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Seasonal changes in facilitation between an ascidian and a kelp in Patagonia
Arcángel, A.E.; Rodríguez, E.A.; de la Barra, P.; Pereyra, P.J.; Narvarte, M. (2022). Seasonal changes in facilitation between an ascidian and a kelp in Patagonia. Mar. Ecol. Prog. Ser. 693: 95-106.
In: Marine Ecology Progress Series. Inter-Research: Oldendorf/Luhe. ISSN 0171-8630; e-ISSN 1616-1599, meer
Peer reviewed article  

Beschikbaar in  Auteurs 

    Styela clava Herdman, 1881 [WoRMS]; Undaria pinnatifida (Harvey) Suringar, 1873 [WoRMS]
Author keywords
    Styela clava; Undaria pinnatifida; Facilitation; Population-level effect; Individual-level effect; Patagonia; Argentina

Auteurs  Top 
  • Arcángel, A.E.
  • Rodríguez, E.A.
  • de la Barra, P., meer
  • Pereyra, P.J.
  • Narvarte, M.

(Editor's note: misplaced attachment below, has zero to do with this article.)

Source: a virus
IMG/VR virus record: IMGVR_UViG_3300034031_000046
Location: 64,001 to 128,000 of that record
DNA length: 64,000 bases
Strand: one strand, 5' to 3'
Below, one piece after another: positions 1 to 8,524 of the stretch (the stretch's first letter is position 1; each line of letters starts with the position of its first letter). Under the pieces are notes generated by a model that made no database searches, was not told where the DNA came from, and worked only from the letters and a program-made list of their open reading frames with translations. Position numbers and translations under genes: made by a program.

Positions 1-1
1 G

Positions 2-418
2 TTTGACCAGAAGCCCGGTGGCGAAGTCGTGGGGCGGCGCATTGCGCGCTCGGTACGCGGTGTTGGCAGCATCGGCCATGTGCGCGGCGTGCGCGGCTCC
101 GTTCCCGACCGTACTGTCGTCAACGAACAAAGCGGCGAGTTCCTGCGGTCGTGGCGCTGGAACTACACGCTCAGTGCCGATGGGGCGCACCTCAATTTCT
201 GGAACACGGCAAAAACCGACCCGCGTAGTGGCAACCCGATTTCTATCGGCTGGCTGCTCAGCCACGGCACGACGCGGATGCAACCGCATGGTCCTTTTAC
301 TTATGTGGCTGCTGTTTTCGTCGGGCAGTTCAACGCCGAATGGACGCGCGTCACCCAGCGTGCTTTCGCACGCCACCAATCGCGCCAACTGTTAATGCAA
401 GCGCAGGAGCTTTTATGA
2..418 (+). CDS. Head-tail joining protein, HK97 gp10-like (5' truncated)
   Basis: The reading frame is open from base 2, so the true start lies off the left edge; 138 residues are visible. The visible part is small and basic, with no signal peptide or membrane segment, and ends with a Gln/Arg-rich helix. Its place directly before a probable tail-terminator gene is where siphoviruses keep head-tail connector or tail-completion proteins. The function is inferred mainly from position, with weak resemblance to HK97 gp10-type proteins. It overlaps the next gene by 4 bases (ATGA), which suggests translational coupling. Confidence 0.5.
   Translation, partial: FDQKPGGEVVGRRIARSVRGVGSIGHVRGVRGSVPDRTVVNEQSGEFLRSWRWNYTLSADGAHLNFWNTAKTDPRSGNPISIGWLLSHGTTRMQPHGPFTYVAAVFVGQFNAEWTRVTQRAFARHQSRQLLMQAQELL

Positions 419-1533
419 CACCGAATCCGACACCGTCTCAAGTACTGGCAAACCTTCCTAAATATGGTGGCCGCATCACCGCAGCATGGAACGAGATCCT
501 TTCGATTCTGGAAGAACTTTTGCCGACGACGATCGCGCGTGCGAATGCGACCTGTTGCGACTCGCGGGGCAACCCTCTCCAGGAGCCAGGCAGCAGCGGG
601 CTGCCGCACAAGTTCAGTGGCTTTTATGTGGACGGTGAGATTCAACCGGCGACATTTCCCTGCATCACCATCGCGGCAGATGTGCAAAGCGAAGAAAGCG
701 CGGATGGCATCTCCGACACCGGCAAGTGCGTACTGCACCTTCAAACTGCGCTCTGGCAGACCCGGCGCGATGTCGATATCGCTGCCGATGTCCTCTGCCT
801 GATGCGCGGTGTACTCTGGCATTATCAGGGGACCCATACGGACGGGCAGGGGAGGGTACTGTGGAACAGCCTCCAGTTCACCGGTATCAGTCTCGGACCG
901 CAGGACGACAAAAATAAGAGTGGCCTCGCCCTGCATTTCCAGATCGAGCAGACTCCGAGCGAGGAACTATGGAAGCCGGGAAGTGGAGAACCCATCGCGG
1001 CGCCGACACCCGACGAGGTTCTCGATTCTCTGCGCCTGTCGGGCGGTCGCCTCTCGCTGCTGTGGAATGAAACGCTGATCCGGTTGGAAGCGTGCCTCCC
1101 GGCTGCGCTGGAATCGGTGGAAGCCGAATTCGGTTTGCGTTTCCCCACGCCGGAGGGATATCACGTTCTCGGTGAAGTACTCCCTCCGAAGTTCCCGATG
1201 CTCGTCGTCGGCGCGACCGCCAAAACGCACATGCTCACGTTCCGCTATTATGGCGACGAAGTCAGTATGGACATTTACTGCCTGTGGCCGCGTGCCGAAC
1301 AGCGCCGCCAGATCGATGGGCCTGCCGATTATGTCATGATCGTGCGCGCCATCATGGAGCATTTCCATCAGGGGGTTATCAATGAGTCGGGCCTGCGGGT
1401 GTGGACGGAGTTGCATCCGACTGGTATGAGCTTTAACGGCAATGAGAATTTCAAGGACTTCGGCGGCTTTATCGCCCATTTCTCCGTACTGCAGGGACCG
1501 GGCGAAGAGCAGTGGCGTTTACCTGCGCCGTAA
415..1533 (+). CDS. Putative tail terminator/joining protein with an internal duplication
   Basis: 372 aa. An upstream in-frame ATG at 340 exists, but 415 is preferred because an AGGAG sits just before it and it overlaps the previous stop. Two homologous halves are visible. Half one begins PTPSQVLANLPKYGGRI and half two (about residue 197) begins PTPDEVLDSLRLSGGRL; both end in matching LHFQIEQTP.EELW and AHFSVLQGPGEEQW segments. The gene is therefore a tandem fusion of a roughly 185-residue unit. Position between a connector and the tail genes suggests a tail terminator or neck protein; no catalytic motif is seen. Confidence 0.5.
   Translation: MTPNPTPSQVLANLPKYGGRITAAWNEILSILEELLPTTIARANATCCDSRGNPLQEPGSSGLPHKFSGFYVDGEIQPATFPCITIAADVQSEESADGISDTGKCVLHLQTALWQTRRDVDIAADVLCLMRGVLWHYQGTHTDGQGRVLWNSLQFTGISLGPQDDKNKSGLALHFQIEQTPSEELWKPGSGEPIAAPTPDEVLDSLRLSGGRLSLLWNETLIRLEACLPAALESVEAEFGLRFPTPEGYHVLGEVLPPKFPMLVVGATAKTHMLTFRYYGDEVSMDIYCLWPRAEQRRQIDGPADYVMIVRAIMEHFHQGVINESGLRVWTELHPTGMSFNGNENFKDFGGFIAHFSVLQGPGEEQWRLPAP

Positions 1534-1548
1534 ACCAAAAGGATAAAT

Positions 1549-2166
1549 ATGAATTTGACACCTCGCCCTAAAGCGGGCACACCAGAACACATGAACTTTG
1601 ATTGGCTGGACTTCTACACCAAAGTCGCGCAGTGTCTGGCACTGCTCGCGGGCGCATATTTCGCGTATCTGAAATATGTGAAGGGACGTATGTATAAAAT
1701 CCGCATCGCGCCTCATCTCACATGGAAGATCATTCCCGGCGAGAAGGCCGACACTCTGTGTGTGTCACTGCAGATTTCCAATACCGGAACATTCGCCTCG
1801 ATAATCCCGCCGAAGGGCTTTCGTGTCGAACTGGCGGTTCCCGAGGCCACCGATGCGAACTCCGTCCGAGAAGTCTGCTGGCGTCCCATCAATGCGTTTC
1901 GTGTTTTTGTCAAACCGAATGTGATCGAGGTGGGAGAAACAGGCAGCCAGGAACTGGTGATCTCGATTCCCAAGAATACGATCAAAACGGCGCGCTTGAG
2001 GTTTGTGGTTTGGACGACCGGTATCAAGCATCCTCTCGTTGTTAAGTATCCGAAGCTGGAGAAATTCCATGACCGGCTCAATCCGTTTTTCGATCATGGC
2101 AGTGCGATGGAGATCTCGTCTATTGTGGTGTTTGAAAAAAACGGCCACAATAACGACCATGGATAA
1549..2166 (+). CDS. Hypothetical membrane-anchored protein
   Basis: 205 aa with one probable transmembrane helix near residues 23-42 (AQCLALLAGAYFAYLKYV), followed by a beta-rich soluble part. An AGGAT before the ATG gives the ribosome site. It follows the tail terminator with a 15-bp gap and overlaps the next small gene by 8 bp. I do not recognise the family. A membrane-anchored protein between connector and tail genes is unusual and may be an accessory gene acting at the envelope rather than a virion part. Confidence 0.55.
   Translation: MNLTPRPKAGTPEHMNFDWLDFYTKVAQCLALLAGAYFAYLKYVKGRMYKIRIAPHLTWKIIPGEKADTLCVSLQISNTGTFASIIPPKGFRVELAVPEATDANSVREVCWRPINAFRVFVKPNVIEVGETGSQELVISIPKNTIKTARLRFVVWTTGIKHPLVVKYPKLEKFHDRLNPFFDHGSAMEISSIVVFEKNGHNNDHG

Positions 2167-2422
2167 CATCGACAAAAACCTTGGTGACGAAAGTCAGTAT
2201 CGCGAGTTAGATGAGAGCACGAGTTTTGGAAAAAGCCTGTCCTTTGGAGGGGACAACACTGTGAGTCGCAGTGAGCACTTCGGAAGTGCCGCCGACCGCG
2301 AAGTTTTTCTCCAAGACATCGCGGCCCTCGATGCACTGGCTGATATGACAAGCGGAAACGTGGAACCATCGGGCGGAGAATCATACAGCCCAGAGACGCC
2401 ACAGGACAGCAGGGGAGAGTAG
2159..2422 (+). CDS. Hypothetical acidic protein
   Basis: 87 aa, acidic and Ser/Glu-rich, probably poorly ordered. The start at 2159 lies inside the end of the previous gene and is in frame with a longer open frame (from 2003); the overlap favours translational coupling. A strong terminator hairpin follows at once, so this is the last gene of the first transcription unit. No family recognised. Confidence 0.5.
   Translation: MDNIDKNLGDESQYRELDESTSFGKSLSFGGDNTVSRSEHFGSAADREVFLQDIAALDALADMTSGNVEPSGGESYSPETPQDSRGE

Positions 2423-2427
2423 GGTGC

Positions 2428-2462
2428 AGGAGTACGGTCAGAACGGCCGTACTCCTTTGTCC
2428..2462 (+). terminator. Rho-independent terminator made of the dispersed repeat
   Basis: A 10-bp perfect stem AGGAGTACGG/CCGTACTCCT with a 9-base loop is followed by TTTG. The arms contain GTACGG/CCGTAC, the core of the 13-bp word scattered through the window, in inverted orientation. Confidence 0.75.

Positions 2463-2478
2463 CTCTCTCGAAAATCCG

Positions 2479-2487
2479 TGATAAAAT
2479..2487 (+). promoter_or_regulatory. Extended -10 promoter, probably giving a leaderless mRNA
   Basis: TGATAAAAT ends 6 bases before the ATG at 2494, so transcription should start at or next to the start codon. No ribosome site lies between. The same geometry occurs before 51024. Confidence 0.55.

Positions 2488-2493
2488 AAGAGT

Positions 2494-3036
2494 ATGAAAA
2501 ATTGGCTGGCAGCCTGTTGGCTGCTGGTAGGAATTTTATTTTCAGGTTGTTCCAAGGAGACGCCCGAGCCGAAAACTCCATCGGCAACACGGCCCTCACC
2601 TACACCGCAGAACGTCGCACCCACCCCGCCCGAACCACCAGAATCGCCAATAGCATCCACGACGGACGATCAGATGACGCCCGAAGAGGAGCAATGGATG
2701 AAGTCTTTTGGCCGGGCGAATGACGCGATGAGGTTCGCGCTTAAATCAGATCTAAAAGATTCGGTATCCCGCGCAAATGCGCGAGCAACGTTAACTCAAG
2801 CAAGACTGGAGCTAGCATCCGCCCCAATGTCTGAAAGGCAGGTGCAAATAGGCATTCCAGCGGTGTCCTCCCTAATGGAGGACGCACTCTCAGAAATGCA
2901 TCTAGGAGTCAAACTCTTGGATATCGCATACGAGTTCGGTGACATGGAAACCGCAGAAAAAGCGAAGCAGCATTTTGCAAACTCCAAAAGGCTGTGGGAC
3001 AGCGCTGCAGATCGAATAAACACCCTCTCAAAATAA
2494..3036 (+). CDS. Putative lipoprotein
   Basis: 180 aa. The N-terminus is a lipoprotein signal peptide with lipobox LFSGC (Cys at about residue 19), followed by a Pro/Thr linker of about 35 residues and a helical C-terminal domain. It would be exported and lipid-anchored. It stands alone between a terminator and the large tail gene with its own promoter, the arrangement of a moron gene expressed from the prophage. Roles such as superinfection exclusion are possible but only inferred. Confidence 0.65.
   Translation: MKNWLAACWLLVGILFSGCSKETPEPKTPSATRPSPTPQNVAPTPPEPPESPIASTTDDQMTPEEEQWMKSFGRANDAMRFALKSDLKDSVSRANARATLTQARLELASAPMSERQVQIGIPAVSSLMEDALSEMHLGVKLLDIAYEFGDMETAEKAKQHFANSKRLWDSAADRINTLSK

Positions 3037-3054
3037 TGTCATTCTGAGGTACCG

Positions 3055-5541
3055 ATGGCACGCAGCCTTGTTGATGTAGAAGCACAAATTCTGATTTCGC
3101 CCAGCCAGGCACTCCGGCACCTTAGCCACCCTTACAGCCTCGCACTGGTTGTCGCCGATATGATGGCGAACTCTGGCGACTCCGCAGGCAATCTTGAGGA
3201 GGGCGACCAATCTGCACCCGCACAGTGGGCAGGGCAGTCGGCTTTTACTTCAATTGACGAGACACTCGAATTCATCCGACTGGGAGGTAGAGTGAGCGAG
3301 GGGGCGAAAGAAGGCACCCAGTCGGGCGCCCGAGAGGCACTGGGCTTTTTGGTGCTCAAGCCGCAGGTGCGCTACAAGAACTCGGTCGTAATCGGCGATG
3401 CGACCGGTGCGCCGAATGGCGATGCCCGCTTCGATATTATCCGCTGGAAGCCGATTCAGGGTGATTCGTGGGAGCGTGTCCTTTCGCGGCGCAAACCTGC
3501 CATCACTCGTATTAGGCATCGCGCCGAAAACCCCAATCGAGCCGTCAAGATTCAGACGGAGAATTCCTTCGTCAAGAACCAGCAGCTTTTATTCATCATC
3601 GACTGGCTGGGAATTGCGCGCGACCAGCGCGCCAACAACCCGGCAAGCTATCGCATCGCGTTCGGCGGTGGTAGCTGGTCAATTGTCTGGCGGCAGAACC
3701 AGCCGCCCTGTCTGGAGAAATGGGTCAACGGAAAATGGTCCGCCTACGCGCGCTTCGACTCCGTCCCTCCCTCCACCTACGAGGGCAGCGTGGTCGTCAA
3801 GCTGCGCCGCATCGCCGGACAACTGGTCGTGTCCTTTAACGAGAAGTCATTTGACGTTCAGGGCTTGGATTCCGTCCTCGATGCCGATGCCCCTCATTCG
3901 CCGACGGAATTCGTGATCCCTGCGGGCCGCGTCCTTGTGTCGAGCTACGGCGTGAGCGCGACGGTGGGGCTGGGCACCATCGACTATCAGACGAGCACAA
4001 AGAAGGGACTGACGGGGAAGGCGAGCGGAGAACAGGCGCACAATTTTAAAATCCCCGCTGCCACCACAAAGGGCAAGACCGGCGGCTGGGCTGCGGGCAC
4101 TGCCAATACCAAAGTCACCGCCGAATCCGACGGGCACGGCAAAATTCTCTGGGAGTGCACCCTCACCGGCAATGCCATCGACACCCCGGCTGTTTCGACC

Positive interactions between species may change in outcome over time and may differ for the two interacting species. We explored the seasonal patterns of facilitation between an ascidian (Styela clava) and a macroalga (Undaria pinnatifida) by following their association for a complete sporophytic phase. In addition, we investigated how therelationship affected the morphometric parameters of U. pinnatifida, and whether the association had a negative outcome for S. clava. We performed monthly surveys in San Antonio Bay (Argentina) for nearly 1 yr to evaluate U. pinnatifida density (both the total and mature individuals exclusively) on different substrates to determine whether U. pinnatifida was more closely associated with S. clava than with inert substrates (i.e. consolidated andnonconsolidated). Moreover, we compared the morphometry of U. pinnatifida between substrates (S. clava vs. rock) andcollected S. clava individuals overgrown by U. pinnatifida and classified them by their holdfast coverage toassess their condition (dead or alive). A higher total density of U. pinnatifida was associated with S. clava than with other substrates from autumn to spring. U. pinnatifida individuals growing on S. clava were smaller than those growing on rock. Finally, the probability of S. clava dying increased for individuals with higher holdfast coverage, although the scarcity of dead individuals found suggested a negligible influence. Our findings indicate that whereas U. pinnatifida clearly benefitted from this interaction by appearing earlier in the field and presenting higherdensities that could benefit the population when associated with S. clava, for S. clava the relationship appeared more neutral.

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